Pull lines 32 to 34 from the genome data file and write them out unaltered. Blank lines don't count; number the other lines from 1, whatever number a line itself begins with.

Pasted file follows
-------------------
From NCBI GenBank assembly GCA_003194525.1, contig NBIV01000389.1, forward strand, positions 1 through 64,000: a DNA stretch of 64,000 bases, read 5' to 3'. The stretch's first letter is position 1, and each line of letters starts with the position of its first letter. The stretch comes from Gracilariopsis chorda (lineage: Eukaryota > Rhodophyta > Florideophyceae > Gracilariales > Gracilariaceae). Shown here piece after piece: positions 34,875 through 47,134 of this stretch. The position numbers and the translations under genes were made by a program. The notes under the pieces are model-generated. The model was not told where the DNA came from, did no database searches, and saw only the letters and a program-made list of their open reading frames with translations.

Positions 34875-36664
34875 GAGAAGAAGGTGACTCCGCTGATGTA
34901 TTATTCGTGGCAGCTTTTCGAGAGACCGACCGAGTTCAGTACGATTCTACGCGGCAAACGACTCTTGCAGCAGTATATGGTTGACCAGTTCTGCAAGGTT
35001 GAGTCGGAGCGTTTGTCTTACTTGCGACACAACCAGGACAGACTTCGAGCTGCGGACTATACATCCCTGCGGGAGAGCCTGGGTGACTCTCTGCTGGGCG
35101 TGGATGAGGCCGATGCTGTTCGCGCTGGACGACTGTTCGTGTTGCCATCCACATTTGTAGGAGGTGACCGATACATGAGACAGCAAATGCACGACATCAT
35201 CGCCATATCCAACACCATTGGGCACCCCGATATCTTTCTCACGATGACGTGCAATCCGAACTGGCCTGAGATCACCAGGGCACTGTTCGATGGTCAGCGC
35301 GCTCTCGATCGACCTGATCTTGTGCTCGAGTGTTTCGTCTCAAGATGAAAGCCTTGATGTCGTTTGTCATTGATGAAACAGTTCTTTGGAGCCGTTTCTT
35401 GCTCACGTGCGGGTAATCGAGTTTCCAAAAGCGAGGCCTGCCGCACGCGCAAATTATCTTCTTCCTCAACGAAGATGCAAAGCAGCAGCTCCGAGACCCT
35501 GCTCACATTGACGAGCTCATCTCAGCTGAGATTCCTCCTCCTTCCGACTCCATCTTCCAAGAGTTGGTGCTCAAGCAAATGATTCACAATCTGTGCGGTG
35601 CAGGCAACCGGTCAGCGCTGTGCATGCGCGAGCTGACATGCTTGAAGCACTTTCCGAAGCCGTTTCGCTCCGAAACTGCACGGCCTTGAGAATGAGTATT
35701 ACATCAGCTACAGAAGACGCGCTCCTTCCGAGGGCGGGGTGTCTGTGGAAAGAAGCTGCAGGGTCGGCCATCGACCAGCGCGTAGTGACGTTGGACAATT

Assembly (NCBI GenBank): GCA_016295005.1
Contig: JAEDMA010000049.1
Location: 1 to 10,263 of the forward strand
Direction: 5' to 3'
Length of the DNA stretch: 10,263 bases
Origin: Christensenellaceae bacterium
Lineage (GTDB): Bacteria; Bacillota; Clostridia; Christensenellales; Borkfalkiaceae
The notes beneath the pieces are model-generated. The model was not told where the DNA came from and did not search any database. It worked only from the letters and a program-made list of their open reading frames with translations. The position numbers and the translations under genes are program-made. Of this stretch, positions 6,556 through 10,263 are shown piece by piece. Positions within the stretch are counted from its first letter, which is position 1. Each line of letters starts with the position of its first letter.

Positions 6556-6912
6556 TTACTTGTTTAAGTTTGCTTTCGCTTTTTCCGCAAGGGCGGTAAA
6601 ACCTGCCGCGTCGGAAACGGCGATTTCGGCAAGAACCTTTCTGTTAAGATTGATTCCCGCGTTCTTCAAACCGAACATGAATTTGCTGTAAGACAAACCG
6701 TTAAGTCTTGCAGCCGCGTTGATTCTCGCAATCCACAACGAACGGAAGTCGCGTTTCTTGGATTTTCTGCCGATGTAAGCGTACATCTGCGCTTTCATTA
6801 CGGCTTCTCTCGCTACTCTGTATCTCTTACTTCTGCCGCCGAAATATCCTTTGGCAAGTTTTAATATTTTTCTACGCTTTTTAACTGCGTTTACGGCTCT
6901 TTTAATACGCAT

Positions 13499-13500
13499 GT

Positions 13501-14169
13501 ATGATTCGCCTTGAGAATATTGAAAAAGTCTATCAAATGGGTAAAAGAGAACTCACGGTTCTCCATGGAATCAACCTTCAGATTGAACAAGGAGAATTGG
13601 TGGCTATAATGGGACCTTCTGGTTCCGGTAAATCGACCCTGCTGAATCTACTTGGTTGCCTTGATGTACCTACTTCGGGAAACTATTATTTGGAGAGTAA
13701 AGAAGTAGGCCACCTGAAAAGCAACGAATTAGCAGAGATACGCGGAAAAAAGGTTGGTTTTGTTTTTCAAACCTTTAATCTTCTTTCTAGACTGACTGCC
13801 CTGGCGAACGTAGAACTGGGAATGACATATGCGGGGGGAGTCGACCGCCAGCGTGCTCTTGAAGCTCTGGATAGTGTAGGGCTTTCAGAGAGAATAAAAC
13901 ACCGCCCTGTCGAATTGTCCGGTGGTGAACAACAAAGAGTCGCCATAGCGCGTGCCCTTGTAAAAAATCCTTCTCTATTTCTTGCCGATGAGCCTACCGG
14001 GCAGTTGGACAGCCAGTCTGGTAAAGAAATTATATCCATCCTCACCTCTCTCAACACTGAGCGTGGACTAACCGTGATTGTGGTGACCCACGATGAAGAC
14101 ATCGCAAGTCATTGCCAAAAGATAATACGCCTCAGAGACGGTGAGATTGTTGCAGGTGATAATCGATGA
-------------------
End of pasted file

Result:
13701 AGAAGTAGGCCACCTGAAAAGCAACGAATTAGCAGAGATACGCGGAAAAAAGGTTGGTTTTGTTTTTCAAACCTTTAATCTTCTTTCTAGACTGACTGCC
13801 CTGGCGAACGTAGAACTGGGAATGACATATGCGGGGGGAGTCGACCGCCAGCGTGCTCTTGAAGCTCTGGATAGTGTAGGGCTTTCAGAGAGAATAAAAC
13901 ACCGCCCTGTCGAATTGTCCGGTGGTGAACAACAAAGAGTCGCCATAGCGCGTGCCCTTGTAAAAAATCCTTCTCTATTTCTTGCCGATGAGCCTACCGG